How Scouting Changed My Life

I thought I was going somewhere very cool when we descended the stairway into that old Department Store basement In Southwest Tulsa near where the Stove Hospital stands today. No one was around upstairs but there was a beehive of activity downstairs. I had just discovered the world of Scouting through Troop 28, sponsored in those days by the Red Fork Lions Club. I was eleven years old. 

We met, we learned, we camped out together in all kinds of weather. We had fun, we met new people and we enjoyed the strong leadership of a great group of parents and community leaders. These relationships helped form my character and widen my horizons in the Great Outdoors. 

We learned how to build fires in the rain, cook over a hot bed of coals from a campfire we built. We tied all kinds of knots to build all kinds of things. As we advanced through the ranks and added merit badges to our sashes, we began to learn how to lead others in Patrols we named ourselves. 

Scouting celebrates almost 110 years of this kind of youth development today. We will be led in a Presentation of the Colors before our Kids On Fire group this morning and enjoy the presence of a new generation of Scouts who are eager to have the same experiences I enjoyed. 

I am grateful to my parents for taking me to that Scout Meeting that night. I am also grateful for my mother who pinned every pin for each new rank on her dress. I am blessed that my father loved to camp out and cook and drink coffee with the men. My leaders pointed me in the right direction and encouraged me to learn and grow and advance. They taught me about things I had never heard of and helped me find resources to learn for myself. I am proud to be an Eagle Scout. 

 I am a different man today because of these experiences. We have every reason to believe these boys (and girls) will be different as they grow and mature. Let’s do everything we can to help them grow.



Come Alongside

After writing last week about how we often overlook teaching basic skills to our children, I thought about the missed opportunities created by single parent homes. I’m not against single parents; I just feel that we need to speak honestly about these missed opportunities instead of arguing that two people aren’t required in order to raise a child.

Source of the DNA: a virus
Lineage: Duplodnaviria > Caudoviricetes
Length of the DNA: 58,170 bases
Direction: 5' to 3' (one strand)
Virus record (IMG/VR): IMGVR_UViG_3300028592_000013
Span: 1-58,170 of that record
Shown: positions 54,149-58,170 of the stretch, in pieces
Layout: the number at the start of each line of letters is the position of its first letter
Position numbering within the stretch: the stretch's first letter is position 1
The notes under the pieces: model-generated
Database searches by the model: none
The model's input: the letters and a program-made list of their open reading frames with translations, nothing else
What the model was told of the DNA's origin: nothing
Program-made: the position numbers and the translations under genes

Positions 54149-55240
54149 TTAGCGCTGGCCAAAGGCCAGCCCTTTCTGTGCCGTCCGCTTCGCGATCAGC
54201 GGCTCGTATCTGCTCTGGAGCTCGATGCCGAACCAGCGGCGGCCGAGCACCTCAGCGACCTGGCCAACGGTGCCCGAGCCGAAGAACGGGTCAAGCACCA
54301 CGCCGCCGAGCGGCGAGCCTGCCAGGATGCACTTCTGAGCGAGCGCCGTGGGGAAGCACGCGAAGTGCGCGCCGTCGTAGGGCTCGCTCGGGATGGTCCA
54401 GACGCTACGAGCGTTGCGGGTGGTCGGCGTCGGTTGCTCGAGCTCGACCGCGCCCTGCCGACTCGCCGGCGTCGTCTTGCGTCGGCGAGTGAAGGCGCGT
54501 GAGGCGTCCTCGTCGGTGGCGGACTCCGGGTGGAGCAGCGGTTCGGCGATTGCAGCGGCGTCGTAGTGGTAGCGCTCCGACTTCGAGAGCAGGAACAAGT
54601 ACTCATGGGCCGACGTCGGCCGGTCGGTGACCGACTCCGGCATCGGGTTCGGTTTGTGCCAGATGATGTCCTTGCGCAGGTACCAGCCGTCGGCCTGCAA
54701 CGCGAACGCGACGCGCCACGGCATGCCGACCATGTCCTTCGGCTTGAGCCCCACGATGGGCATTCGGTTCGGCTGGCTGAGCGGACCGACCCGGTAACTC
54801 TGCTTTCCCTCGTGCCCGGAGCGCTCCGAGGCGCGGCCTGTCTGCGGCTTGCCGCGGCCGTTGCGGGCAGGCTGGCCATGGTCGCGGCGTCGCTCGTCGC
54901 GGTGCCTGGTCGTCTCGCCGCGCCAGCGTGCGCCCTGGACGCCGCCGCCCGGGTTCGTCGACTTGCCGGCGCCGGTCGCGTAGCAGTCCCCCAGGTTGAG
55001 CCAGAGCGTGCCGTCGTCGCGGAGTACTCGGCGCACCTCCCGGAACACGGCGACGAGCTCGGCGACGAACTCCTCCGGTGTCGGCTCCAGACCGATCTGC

Hear me out. This is a plea for friends, coworkers and grandparents to come alongside any young family to support the learning curve that exists. I just want to say clearly that single parents need this support as well.

 

Usually, two heads are better than one. Unless one partner is a complete zero and never lifts a finger to think, speak or help, having the life experience of two adults increases the number of skills available to share with a child. It should double the possible experiences but no two people are alike so I’ll just leave that one there.

 

Our assumptions and prejudices can get in the way. My daughter reminds me of this every time she goes to the auto parts store to fix her car. Suddenly there are male helpers coming from all sides to help the incompetent, ignorant female, she says. Wrong again; she knows enough to take the part off and which replacement she needs to put it back on. To assume that someone of another gender lacks any particular skill set is just foolish.

 

Most two parent homes divide the tasks on the list and each one becomes the “go to” person for certain tasks. One might do the budget while the other keeps the yard mowed. One takes out the trash while the other fixes the car. Now remember, you need to watch making assumptions.

 

Other tasks might need to be shared by two parents in a household. One might prepare a meal and allow the other one to clean up after eating. One might put the wash in the dryer while the other one folds the dry clothes. Single parents don’t get this luxury because they are responsible for the meals and the laundry and until the children are old enough to help, there’s no one to share.